HER-2: #4

My husband and I were sitting in The Little Donkey sipping on margaritas and chomping on salty chips.  We were in a booth towards the back of the restaurant when the call came in.  " Mrs. Womble, can you hold for the surgeon?".   I went out side on the patio where I heard the surgeon tell me;  "Mrs. Womble, the biopsy came back positive for a small malignant spiculated lession 1.3 centimeters, behind the right nipple....a carcinoma. "   Deja Vu.  I have played this case as a standardized patient.  Life swirls, and tumbles.   Words get jumbled and molecules inside me spin very fast.  

"I've got breast cancer,"  I told Greg when I went back into the restaurant.  "WHAT?"  he replied.   As I sat down and we discussed the surgeon's findings, I held it together.    After several minutes of nervous cancer talk, we jumped subjects discussing our previous topic.  Greg took my hand and said, "I love you."  I burst into tears and no waiter or waitress would come near our table.  Emotionally, a cancer diagnosis is a devastating blow, even though I knew it was a small tumor,  found early.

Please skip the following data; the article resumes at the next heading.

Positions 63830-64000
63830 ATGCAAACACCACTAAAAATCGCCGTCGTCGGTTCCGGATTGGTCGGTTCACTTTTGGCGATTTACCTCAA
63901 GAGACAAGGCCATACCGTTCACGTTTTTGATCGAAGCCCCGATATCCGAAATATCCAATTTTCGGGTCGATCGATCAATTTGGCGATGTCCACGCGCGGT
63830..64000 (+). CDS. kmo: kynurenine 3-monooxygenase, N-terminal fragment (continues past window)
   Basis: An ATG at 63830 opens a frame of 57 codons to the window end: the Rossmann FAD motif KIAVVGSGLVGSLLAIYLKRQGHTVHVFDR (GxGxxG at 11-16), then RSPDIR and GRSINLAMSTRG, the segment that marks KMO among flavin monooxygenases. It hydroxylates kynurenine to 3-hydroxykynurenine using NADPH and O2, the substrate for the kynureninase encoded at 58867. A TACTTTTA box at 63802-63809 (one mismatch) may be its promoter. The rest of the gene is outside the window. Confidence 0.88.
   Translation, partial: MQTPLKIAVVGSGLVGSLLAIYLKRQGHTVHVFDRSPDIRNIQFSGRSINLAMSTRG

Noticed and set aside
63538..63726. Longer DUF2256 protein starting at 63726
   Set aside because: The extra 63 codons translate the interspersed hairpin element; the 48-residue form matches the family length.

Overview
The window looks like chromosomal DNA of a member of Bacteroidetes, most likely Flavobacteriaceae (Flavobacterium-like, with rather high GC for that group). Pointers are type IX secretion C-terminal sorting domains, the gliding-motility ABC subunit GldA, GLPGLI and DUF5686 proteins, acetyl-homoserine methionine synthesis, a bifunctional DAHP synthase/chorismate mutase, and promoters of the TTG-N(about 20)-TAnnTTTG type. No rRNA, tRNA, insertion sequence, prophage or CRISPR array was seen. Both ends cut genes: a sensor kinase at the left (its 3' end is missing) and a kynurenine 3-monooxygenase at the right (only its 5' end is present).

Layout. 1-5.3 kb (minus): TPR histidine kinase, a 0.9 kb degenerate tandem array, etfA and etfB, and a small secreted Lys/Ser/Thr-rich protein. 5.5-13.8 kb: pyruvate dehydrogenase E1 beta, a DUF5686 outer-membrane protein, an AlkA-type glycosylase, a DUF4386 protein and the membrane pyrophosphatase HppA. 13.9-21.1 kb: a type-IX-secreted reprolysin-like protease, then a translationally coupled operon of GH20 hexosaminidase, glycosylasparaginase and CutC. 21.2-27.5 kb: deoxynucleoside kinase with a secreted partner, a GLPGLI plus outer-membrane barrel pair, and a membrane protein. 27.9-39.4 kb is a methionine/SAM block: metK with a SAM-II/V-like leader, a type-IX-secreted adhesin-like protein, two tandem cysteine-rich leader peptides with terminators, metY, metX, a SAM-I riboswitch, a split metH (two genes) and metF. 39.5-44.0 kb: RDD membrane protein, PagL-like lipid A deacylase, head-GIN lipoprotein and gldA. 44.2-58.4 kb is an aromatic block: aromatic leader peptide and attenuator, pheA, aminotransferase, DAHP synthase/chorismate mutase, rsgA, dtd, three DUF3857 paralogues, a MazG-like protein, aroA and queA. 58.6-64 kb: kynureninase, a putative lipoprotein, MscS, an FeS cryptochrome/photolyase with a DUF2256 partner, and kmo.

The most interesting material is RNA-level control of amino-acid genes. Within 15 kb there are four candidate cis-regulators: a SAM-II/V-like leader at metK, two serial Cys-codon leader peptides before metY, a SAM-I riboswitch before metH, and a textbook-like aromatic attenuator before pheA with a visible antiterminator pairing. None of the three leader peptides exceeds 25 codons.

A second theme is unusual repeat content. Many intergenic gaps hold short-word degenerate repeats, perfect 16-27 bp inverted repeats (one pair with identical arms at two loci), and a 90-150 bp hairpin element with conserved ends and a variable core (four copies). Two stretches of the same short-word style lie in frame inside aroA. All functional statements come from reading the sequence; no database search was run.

My pathology was estrogen positive, progesterone negative and HER-2 positive.  That meant agressive but not the most agressive.  Besides the emotionally exhausting task of telling my famliy I had breast cancer, I had to convince them I wasn't lying, talking about my next fake patient case.  I dove into researching the disease and treatment.  I watched the Lifetime movie "Living Proof" about the discovery of Herceptin, a relatively new drug I am now taking to deal with the HER-2 diagnosis.  

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To help me cope, I made silly movies with my sister Sue.